Career is not a race; it is a marathon

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When I look back at the two career breaks that I have taken, I do not have even a tinge of regret. Because things always fall into place and looking back, I am able to connect the dots. A career break need not mean limiting my aspirations but rather served as an opportunity to unfetter my dreams; by giving me the time to move away from the short-term ‘sprints’ and think of my long-term goals
After graduating from Delhi University, I started working as a fashion merchandiser with a leading apparel house. I was ambitious, hardworking and a keen learner, ready to scale up the corporate ranks. At the age of 22, I married my boyfriend, after dating him for 2 years. I left home for the first time and relocated to another city. Soon after that, I secured a job with Google in sales & marketing in the digital technology domain. I enjoyed my work and got multiple promotions quickly. It was a smooth sailing until then.
At 25, I had my first child and that was when my life completely changed. I joined back work when my daughter was about 6 months old. Although I was happy to be back to my amazing team at Google and settled back into work quickly, I realized that a lot had changed intrinsically for me. I found it heart wrenching to see my little one cry inconsolably every day when I left her with someone else in the morning. I missed her terribly during the day and could not wait to get back to her in the evening. I was in a great conundrum and struggled to reconcile to the conflicting demands of my career ambitions and my desire to spend more time with my daughter. While I was grappling with all this, my husband’s company relocated him to another city and that factor nudged me to make a choice. I thought hard and finally took the decision to quit the job that I loved. I made a conscious choice to take a break and devote my time to the nurturing of my daughter – to be there to enjoy every moment of her early childhood, watch her cross each milestone and to make great memories with her.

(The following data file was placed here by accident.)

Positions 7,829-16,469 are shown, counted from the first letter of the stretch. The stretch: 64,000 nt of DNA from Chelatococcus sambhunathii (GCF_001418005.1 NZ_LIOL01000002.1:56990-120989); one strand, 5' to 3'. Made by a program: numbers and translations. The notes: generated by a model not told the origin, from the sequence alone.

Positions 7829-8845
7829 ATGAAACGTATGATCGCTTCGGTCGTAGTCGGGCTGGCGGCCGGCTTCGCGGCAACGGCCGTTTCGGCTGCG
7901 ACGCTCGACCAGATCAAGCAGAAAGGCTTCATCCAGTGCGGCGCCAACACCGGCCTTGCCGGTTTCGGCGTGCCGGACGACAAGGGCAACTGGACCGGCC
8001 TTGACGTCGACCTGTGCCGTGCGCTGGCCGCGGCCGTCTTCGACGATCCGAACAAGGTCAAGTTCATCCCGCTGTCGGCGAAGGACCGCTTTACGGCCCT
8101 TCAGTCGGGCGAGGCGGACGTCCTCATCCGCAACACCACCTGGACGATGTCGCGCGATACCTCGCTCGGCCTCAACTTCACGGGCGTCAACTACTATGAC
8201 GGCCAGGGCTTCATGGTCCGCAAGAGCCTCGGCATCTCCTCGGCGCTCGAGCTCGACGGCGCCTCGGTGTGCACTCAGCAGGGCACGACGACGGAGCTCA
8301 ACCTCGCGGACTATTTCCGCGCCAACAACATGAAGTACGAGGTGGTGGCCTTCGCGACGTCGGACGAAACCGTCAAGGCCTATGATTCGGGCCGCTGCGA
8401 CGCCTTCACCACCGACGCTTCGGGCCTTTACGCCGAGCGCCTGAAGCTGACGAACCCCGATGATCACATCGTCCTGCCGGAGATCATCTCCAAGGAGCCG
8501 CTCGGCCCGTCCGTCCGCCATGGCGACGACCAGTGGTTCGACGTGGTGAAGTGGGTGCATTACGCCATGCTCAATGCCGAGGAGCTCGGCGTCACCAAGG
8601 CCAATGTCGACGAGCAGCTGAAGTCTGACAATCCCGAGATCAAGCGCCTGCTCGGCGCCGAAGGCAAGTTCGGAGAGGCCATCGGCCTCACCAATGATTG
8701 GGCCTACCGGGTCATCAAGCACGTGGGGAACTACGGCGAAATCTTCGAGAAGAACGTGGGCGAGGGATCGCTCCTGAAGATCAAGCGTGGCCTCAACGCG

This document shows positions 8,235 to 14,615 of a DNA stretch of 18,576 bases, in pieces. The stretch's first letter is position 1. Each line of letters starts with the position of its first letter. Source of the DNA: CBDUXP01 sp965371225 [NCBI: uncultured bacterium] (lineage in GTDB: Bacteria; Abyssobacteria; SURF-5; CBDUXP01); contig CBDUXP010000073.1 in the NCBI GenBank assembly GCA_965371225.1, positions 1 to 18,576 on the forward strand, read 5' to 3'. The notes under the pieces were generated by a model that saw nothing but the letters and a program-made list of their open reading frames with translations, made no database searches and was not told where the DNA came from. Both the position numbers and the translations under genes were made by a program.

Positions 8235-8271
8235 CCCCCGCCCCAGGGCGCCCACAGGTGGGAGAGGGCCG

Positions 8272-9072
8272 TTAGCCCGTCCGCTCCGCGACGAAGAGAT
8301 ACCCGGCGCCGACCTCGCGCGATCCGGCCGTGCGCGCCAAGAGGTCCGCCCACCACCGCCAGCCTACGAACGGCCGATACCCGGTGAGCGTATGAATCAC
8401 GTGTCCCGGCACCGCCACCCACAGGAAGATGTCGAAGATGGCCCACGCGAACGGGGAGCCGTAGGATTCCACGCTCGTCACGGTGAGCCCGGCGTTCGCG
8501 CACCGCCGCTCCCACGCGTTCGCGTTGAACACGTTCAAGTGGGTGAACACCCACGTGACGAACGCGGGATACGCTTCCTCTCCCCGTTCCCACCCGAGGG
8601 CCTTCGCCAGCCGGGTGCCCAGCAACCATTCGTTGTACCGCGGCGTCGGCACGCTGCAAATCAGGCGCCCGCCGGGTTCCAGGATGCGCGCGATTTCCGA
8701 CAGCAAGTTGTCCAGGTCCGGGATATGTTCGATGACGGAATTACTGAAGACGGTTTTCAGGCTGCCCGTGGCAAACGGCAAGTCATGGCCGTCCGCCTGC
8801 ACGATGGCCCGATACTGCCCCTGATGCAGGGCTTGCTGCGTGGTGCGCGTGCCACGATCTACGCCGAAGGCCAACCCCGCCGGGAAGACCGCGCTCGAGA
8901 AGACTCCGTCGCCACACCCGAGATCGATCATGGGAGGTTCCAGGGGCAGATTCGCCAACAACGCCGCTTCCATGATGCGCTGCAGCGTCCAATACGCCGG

When you are racing ahead in your career, you are so caught up in the everyday grind that often you do not realize what you truly want to do and where exactly you want to reach in life. It is always the next promotion, the next appraisal or the next new role. Sometimes, you need to pull back and introspect. It was during my yearlong break that I reflected deeply on my journey so far and re-discovered my long time aspiration to start my own business. Fortunately, my neighbour and a dear friend shared my vision. Together we started a fashion apparel retailing business from our home premises itself. Running a business with very limited resources came with a different set of challenges but also gave us an immense learning opportunity. While working on our own schedule, we managed everything end-to-end, right from sourcing to sales & marketing. Having limited capital led us to become very innovative in our approach. For example, instead of renting space for an outlet, we sold via pop-up kiosks at leading malls and exhibitions at different establishments. We leveraged online channels for our marketing campaigns and slowly built referrals via word of mouth. Revenues grew steadily but we faced many issues in scaling up our business. After a run of 2 years, we finally had to wind down our business. Nonetheless, it imparted invaluable lessons from not only an entrepreneurial perspective but lessons that also held well for corporate life.